a, Measured photoluminescence signal of non-resonantly excited QD4 (λ = 830 nm, P = 200 nW, B = 0.00 T) as a function of gate voltage. The three main charge states of the QD are the positive trion (X+), neutral exciton (X0) and negative trion (X−). Dark blue, maximum number of counts; white, minimum number of counts. b, Resonance fluorescence on QD5 (X0, λ = 939 nm, B = 0.00 T) excited well below saturation (red solid line, Lorentzian fit). From the measured Stark shift of 240 GHz V−1, a linewidth of 0.32 GHz is obtained, which is close to the typical transform limit of 0.25 GHz for these InGaAs QDs at a wavelength of 940 nm (ref. 39). The splitting arises from the fine structure of X0 and is 11.05 GHz for QD5.
a, X0 at B = 0.00 T. RF scan revealing two transverse-electromagnetic (TEM00) cavity modes with a polarization splitting of 25 GHz (inclined lines) coupled to two FSS levels of X0 with a splitting of 1 GHz (horizontal lines). b, Line cut at resonance with the ‘left’ cavity mode (as indicated by red arrow). The main peaks arise from coupling of the ‘high’-frequency X0 transition to one cavity mode; the peak at ΔL = 0 arises from coupling of the ‘low’-frequency X0 transition to the same cavity mode. c, g(2)(0) versus laser detuning for a cavity detuning close to zero. d, Power dependence at resonance. Excitation of the second rung of the Jaynes–Cummings ladder (LP2, UP2) is evident at high powers, as indicated by the dashed vertical lines. e, X0 at B = 0.40 T. RF scan revealing that the same TEM00 cavity modes couple to the two X0 transitions. The X0 transitions are now separated by Zeeman splitting. f, Line cut at resonance with the ‘left’ cavity mode. g, h, g(2)(0) versus laser detuning for two different cavity detunings: one close to zero and one close to g. i, X+ at B = 0.00 T. RF scan of the X+ transition. j, Line cut at resonance with the ‘right’ cavity mode. k, l, Experimental (k) and theoretical (l) power dependence at resonance. The excitation of higher rungs of the Jaynes–Cummings ladder is evident by the convergence from the two first-rung polaritons towards the bare-cavity mode with increasing power, leading to a calculated mean photon number in the cavity of up to ⟨n⟩ = 16. The Hilbert space in the model is truncated to 35 rungs of the Jaynes–Cummings ladder. The slight frequency shift of the signal peak in k at maximum laser power is due to an unintended drift of the cavity length during this experiment. In all figures, the vertical lines depict the resonance frequencies for the first three rungs of the Jaynes–Cummings ladder (LP1, UP1: solid; LP2, UP2: dashed; LP3, UP3: dotted) at a particular cavity detuning. Error bars in c, g, h are one standard error.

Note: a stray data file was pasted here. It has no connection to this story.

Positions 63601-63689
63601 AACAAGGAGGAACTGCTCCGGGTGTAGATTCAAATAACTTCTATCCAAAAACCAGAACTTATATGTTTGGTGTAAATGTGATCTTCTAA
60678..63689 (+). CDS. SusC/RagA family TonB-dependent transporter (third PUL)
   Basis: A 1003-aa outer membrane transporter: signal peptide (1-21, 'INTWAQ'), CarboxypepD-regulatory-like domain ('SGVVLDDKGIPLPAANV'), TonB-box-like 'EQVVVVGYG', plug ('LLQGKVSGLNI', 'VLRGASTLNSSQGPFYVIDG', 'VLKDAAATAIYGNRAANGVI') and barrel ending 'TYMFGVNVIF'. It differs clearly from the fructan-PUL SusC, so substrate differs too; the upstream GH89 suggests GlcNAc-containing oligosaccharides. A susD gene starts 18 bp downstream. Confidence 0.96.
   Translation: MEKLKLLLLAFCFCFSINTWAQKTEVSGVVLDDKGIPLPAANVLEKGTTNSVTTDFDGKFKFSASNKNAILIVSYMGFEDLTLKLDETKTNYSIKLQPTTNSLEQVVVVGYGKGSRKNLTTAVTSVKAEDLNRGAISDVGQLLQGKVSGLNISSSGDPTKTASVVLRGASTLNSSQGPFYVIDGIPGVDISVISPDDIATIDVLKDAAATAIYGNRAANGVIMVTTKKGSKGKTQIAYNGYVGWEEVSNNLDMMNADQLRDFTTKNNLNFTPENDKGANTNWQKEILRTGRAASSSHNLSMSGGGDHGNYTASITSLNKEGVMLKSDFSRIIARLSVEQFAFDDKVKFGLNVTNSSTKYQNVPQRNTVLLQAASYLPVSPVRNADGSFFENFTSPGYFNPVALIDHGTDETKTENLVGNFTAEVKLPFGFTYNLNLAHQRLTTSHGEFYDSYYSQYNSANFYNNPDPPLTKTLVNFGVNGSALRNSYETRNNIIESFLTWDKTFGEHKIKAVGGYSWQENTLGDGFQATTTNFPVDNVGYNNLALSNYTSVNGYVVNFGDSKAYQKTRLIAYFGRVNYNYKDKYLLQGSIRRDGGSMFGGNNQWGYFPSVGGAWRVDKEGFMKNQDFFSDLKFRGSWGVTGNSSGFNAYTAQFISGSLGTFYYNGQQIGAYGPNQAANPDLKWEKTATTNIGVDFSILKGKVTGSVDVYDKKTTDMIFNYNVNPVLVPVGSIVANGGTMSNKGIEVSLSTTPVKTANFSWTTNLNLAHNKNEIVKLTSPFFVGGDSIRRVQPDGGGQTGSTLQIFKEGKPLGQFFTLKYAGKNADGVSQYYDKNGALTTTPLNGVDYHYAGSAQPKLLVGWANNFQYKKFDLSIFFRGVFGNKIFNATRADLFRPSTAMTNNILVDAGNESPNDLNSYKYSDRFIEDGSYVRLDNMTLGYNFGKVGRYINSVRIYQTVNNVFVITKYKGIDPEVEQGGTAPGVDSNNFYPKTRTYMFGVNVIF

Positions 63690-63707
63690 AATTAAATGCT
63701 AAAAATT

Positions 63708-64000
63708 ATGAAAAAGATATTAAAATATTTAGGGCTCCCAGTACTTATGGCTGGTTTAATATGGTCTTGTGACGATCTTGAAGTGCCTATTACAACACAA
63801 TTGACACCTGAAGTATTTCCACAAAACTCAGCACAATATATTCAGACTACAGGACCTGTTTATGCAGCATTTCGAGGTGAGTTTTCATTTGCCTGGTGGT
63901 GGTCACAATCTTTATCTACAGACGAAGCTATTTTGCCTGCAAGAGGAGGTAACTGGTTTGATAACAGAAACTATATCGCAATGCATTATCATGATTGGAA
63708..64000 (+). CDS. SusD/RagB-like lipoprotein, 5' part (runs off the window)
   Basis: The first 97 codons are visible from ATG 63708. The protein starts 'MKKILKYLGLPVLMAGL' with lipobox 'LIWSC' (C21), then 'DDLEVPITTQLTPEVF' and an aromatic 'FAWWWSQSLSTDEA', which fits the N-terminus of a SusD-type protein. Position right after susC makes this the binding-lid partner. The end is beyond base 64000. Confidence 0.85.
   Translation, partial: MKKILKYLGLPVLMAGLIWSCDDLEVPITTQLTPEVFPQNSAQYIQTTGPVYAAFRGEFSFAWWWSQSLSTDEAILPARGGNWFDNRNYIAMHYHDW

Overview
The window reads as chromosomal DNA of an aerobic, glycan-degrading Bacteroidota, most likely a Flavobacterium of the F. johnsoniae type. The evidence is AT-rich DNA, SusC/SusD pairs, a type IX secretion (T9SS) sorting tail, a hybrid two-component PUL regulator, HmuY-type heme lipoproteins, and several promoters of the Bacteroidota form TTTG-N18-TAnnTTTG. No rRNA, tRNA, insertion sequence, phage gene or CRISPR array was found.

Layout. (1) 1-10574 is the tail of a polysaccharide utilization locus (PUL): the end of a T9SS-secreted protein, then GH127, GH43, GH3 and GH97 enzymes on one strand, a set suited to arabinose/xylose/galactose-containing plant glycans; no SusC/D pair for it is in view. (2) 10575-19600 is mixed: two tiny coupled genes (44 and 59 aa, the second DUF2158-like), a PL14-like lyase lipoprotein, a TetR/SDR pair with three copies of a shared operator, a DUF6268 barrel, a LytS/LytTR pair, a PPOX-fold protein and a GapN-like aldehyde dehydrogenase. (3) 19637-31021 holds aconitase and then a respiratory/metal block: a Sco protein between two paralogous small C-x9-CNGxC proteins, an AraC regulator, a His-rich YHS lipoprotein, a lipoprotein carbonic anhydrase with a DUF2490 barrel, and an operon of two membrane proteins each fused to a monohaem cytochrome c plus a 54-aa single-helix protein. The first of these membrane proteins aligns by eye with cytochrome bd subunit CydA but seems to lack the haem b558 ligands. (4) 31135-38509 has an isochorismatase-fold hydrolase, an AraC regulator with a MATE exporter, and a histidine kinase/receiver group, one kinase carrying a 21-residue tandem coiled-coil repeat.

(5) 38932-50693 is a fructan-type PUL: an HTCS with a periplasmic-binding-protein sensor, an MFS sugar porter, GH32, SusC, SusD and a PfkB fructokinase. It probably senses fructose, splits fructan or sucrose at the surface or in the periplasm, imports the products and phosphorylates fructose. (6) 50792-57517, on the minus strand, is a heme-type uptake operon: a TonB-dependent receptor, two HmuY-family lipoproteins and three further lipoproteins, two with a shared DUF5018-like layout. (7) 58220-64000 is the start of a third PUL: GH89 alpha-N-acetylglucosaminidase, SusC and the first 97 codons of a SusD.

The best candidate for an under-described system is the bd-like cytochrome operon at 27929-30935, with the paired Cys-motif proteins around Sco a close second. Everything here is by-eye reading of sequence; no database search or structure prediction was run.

The data points correspond to measured vacuum Rabi frequencies (determined via FFT of g(2)(τ)) for different cavity detunings ΔC. The red solid line is the result of an analytical calculation of the polariton splitting in the |1±⟩ manifold for different values of ΔC (see equation (15) in Supplementary Information section III) using a coupling strength measured spectroscopically (Extended Data Fig. 3f). Error bars are one standard error. Data are from X0 in QD1 at B = 0.40 T.
a, Experimental and theoretical dispersion of the lower (LP1) and the upper (UP1) polariton. b, Corresponding experimental and theoretical g(2)(0) values. c, Intensity of scattered light from LP1 and UP1 at zero cavity detuning as a function of resonance excitation power. The absence of saturation is due to the population of higher rungs of the Jaynes–Cummings ladder with increasing power. The behaviour at low powers allows the dependence of the Rabi frequency Ω on laser power P to be determined. This behaviour is parameterized with power P0 (see text for definition): P0 = 214 nW for LP1 and P0 = 529 nW for UP1 (black and red dashed vertical lines, respectively). The mean photon number ⟨n⟩ is shown. d, e, Corresponding experimental and theoretical g(2)(0) values for LP1 (d) and UP1 (e). Error bars in b–e are one standard error. All data are from X0 in QD2 at B = 0.50 T.
This file contains Supplementary Chapters I–IV including Supplementary Figures S1–S4 and Supplementary References. Chapters I–III focus on the theory behind the conducted experiments. Chapter IV is about the theory behind the fidelity of a photon–photon gate.
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Najer, D., Söllner, I., Sekatski, P. et al. A gated quantum dot strongly coupled to an optical microcavity. Nature (2019) doi:10.1038/s41586-019-1709-y